Member State or through State resources in any form  
whatsoever which distorts or threatens to distort competition  
by favouring certain undertakings or the production of certain  
goods shall, in so far as it affects trade between Member  
States, be incompatible with the internal market.”  
In the past, any recapitalisation proposals submitted by  
shareholders of Landesbanken have been treated as state  
aid, as they used state resources. German regional banks  
The unusual nature of this plan  
The regional authorities have indicated that they are once  
again obliged to present a plan that does not contravene  
European state aid rules. The Länder and the DSGV both  
2
The S-Group operates on the principle of subsidiarity: local savings  
banks exercise the main functions of banking branches, whilst the  
Landesbanken carry out the tasks that local banks themselves can  
not cover (for example, securities transactions, financing and  
international support for exporting clients, access to hedging  
products, treasury management, payment methods, etc.). The  
network is also characterised by centralised liquidity management:  
the Sparkassen invest their excess resources with the Landesbanken,  
which play the role of central banks and clearing houses for the whole  
network. The local savings banks are traditionally both shareholders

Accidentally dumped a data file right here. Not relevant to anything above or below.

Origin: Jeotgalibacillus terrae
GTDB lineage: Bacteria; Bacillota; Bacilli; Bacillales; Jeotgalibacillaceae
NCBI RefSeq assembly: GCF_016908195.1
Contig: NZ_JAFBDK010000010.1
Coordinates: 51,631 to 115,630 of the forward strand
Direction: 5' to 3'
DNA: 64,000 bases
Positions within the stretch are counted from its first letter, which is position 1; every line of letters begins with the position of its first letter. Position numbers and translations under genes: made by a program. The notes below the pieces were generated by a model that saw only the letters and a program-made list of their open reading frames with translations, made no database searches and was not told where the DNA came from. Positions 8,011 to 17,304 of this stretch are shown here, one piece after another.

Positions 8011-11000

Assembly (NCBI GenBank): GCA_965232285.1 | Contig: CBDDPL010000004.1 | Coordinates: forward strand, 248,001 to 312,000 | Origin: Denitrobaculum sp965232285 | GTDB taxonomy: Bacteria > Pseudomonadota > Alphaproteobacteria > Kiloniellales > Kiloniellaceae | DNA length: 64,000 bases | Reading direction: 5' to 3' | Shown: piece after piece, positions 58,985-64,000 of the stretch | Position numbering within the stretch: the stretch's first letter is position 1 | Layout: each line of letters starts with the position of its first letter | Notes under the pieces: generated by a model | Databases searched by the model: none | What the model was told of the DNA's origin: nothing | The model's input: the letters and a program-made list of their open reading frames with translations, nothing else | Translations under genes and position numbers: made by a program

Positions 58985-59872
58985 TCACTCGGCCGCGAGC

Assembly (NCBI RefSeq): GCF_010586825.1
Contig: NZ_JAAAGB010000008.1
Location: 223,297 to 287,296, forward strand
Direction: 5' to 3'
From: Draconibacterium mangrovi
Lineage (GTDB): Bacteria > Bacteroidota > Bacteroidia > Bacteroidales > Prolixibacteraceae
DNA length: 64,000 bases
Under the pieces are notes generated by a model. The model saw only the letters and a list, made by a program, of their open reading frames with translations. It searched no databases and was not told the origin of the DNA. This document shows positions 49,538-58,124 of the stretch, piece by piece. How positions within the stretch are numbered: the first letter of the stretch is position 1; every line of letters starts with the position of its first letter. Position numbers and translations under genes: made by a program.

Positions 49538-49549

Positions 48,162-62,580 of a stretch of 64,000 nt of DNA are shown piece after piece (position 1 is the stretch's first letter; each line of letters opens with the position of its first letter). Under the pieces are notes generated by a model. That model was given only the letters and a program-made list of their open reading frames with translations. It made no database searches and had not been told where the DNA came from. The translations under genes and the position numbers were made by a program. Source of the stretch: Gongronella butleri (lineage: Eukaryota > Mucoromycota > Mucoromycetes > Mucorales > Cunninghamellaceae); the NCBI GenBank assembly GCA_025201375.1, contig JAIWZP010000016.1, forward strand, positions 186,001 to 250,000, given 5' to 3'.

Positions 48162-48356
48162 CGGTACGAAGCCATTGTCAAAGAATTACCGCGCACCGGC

in and net creditors of the Landesbanken. One of the specific features  
of S-Group, as an IPS, which we will return to here, concerns the  
solidarity commitments linking its members.  
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hope to avoid the privatisation of NordLB or the triggering of  
6
Communications from the Commission concerning the application of  
state aid rules in the context of the financial crisis set out the  
conditions for providing aid to banks in the form of financial  
guarantees, recapitalisation and impaired asset measures and the  
requirements for restructuring plans. Aid must satisfy these conditions  
to be considered compatible with the internal market. The most recent  
update to the Commission’s communication has been in force since 1  
August 2013:  
3
NordLBs common equity tier 1 (CET1) capital stood at EUR 3.1 bn  
https://eur-lex.europa.eu/legal-  
at the end of 2018.  
NordLB has announced that on 9 April it sold EUR 2.6 bn in non-  
content/EN/TXT/?uri=uriserv:OJ.C_.2013.216.01.0001.01.ENG&toc=  
OJ:C:2013:216:TOC  
http://ec.europa.eu/competition/elojade/isef/case_details.cfm?proc_c  
4
7
performing loans (from a total of EUR 7.5 bn at end-2018) to the  
Cerberus fund.  
ode=3_SA_34381  
5
8
https://eur-lex.europa.eu/legal-  
HSH Nordbank is the only Landesbank to have been privatised. In  
content/EN/ALL/?uri=CELEX%3A12008E107  
May 2016, the Commission gave its final approval to an increase from  
EcoFlash // 29 April 2019  
economic-research.bnpparibas.com  
3
a
resolution process, which requires an internal  
financial constraints, including direct capital and liquidity  
support.” Measures to clean up the balance sheet, restructure  
or adjust the business model may be imposed on the  
institution in difficulty. In order to minimise the ex-ante risks of  
moral hazard and the ex-post risks of contagion, IPS must  
establish contributions from their members as a function of  
their risk profiles and must not generally allow for  
unconditional or unlimited support for their members. Thus,  
although there must be “a clear commitment [...] on the part of  
recapitalisation equivalent to at least 8% of liabilities. Given  
that the bank no longer meets minimal regulatory  
requirements in terms of capital, in order to be considered  
compatible with the internal market the banks restructuring